Police found chemicals and instructions for making explosives, as well as evacuation plans of his school in the youth's possession.

Bremen mall evacuated due to escaped psychiatric patient
Police outside the mall. Photo: DPA

The man had reportedly made worrying statements relating to Isis and last week's shooting in Munich.

German ambassador to Turkey left out in cold
Recep Tayyip Erdogan. Photo: DPA

The Turkish government has been giving German ambassador Martin Erdmann the cold shoulder for weeks, after German parliamentarians passed a bill recognizing the Armenian genocide.

Ansbach suicide bomber was interviewed by Bulgarian TV
Photo: DPA

A Syrian who blew himself up outside a German music festival at the weekend was interviewed twice by Bulgarian television while living there in 2013, footage showed on Wednesday.

No injuries after blast near Bavarian migrant centre
A sign at the Zirndorf migrant centre. Photo: DPA

A suitcase, likely packed with aerosol cans, has blown up near a migrant centre on the outskirts of Nuremberg, causing no injuries, police confirm.

Not your average student digs: 'amazing' plastic bubble
Photo: DPA

Could this wacky experiment be the future of student housing?

Police settle train violence over smelly feet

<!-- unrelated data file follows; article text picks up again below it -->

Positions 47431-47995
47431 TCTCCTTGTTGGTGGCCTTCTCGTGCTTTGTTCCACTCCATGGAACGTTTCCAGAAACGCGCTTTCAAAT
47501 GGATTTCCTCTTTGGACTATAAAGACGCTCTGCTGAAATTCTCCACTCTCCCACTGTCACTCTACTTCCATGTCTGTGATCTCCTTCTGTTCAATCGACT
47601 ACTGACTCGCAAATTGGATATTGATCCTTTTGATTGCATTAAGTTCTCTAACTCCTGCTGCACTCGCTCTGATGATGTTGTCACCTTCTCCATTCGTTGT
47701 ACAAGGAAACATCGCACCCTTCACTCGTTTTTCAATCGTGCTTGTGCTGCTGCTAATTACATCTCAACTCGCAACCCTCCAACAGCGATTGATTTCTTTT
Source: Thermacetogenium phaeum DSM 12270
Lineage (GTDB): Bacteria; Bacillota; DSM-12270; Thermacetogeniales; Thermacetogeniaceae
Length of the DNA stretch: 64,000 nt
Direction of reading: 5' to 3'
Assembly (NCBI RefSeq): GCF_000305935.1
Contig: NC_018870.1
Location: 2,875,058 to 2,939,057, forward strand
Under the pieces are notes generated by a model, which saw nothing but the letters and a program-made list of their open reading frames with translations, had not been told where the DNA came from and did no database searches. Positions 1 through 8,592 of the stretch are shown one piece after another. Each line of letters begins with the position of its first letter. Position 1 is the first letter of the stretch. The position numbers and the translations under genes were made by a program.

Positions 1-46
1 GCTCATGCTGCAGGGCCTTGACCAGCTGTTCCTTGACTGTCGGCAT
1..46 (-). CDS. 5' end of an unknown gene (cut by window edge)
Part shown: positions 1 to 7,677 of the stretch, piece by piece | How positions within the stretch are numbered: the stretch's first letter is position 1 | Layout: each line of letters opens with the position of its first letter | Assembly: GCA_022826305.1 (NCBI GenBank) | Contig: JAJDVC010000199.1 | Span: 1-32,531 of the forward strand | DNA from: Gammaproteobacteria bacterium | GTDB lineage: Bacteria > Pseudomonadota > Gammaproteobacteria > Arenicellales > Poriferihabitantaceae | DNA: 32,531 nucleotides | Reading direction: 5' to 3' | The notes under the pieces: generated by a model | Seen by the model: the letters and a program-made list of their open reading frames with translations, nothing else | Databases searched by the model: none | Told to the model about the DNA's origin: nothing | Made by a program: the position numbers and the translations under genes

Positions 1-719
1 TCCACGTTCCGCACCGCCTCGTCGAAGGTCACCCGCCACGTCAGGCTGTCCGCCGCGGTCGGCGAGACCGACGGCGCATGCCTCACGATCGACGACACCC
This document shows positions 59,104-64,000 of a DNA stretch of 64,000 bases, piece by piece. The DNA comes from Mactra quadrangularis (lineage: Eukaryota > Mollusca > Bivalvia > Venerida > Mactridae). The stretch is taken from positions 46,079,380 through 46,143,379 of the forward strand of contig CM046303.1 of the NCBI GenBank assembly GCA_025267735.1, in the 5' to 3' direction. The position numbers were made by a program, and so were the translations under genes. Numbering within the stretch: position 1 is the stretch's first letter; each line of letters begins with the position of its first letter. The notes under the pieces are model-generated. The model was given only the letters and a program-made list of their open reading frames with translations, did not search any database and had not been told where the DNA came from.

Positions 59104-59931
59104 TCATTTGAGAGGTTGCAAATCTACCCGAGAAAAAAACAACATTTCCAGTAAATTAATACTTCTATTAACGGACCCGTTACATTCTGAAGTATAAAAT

Not the feet in question. Photo: Caitlin Regan/Flickr

A fellow passenger's foot odour proved too much for one traveller to stomach.

How Berliners are responding to the Bavaria attacks
Photo: DPA

Is fear of terrorism creeping up on the capital?

Sponsored Article
Why you should attend an international job fair
DPA
Gallery
IN PICTURES: How Munich responded to shooting spree
Sponsored Article
Avoid hidden fees when sending money overseas
Lifestyle
10 rookie errors all Brits make when they arrive in Germany
National
Bavaria train attack: Were police right to shoot to kill?
Sponsored Article
Why Swiss hospitality graduates are in demand
National
How to get German citizenship (or just stay forever)
Sponsored Article
Five things Americans should know about voting abroad
Technology
Brexit will turn Berlin into 'Europe’s startup capital'
Travel
Six soothing day trips to escape the bustle of Berlin
International
'Germany needs to make UK come to its senses'
Features
Six odd things Germans do in the summer
Sponsored Article
Why expats choose international health insurance
Travel
These 10 little-known German towns are a must see
Features
How two gay dads cut through German red tape to start a family
Sponsored Article
Health insurance for expats in Germany: a quick guide
National
Five things to know about guns in Germany
Sponsored Article
Avoid hidden fees when sending money overseas
Culture
10 things you need to know before attending a German wedding
National
Eight weird habits you'll pick up living in Germany
Lifestyle
Six reasons 'super-cool' Berlin isn't all it's cracked up to be
Sponsored Article
Why Swiss hospitality graduates are in demand
Society
Only one country likes getting naked on the beach more than Germany
Lifestyle
23 ridiculously fascinating things you never knew about Berlin
Sponsored Article
Why you should attend an international job fair
Culture
8 German words that perfectly sum up your 20s
Lifestyle
Can't make it past the door at Berlin's most famous club? Help is at hand
Business & Money
Why Frankfurt could steal London's crown as Europe's finance capital
Features
6 surprising things I learned about Germany while editing The Local
Culture
Five sure-fire ways to impress Germans with your manners
11,008
jobs available
Toytown Germany
Germany's English-speaking crowd